Linked resources are a normal and necessary part of our digital communications. Unfortunately, if they are not created properly, they can make your document or website difficult to read and understand. For example, using a long URL as a link instead of using the name of the site may make it difficult for anyone with a reading disability or anyone using a screen reader to understand exactly what the linked resource is. It is considered best practice to use the name of the site you are linking to as the hyperlink. And if the link will take the user to anything other than a web page (a PDF or a video for example), it is a good idea to include the format as part of the link. For example:

3: Be Mindful of Color

Did you know that roughly 1 in 12 men and 1 in 200 women have some form of color blindness? Use good color contrast to ensure that students with limited or low vision or students with one of the many forms of color blindness can read and interpret your content. Consult the Tufts Branding Guidelines: Color for suggestions of on-brand colors that have been reviewed for accessibility. Tufts is more than just blue and brown! There is a nice selection of accessible colors in the Tufts extended palette.

Good data visualizations often incorporate color in their design. Whether a simple pie chart, bar chart, line graph, or a more complex visualization type it is important not to rely on color alone to identify data, data series, categories, trends, etc. Most data visualization tools (Excel, Tableau, etc.) offer additional options including: data labels, pattern options in addition to color & shapes to differentiate trend lines.

4: Provide Alternative Text for Images

Not all students are able to see or process information communicated in the form of images or data visualizations. They may have a visual impairment and be relying on a screen reader or they may simply find it difficult to process information communicated visually. It is important to provide an alternative textual description for information communicated in images or other graphics. A brief textual description can be provided for screen reader users in the “alternative text” field of the image properties in Word, PowerPoint, Outlook, or Canvas for example. A visible caption describing a complex graphic can also be provided for users who may benefit from a textual description.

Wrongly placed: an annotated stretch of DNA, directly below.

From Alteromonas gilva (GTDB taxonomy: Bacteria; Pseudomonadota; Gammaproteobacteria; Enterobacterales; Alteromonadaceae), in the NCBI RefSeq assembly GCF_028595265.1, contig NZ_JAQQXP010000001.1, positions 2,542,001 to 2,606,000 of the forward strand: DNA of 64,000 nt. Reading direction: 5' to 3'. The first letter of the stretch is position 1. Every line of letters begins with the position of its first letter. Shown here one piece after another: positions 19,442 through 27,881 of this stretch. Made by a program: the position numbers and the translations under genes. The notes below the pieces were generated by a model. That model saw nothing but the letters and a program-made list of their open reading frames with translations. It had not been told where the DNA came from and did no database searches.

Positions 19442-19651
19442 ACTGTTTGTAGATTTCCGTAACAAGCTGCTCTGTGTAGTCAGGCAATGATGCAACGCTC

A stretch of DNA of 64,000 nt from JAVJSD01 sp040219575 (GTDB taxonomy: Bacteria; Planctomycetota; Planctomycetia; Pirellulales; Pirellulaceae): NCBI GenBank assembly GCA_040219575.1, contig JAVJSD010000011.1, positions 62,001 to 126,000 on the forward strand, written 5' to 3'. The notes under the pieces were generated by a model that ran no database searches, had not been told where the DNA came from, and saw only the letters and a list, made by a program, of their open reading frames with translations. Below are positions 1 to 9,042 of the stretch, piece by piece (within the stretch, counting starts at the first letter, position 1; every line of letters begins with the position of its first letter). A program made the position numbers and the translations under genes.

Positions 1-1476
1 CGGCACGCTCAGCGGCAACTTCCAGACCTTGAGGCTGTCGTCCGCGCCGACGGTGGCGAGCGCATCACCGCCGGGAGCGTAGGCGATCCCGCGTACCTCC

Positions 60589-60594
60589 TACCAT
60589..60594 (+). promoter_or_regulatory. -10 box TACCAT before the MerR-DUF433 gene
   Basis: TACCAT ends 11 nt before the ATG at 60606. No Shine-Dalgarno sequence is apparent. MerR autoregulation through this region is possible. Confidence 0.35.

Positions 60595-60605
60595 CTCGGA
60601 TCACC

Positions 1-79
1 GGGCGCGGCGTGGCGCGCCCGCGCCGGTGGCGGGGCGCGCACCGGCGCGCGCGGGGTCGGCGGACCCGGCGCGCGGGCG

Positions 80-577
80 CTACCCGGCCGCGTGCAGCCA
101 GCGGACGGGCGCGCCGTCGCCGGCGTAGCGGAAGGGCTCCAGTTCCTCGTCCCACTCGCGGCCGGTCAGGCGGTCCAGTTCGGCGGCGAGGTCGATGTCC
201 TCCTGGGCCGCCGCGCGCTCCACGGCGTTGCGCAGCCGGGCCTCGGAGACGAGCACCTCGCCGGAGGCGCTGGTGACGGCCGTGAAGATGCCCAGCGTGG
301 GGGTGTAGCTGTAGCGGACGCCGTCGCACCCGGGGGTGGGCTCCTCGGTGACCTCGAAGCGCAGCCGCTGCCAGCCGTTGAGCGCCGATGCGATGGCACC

5: Provide Captions for Audio/Visual Content

Good quality captions are necessary for the deaf and hard-of-hearing, and for many students with cognitive and learning disabilities who may rely on captions as a learning aid. Captions are especially important in higher education and in the STEM fields due complex and unfamiliar terminology. Luckily, most of our video hosing platforms, including Canvas and Zoom, offer automatic (machine-generated) captions that can be edited for accuracy. Visit TTS User Guides: Captioning for more information.


Adam, Tara, and Catharine Warner-Griffin. Use of Supports among Students with Disabilities and Special Needs in College. National Center for Education Statistics, 2022.

Students with disabilitiesNCES Fast Facts, NCES.

Colorblind Population StatisticsColorblind Guide,

See Also

Using Universal Design for Empowering Neurodiversity in the Classroom

Build Connections with Meaningful Links

Accessible Course and Content Design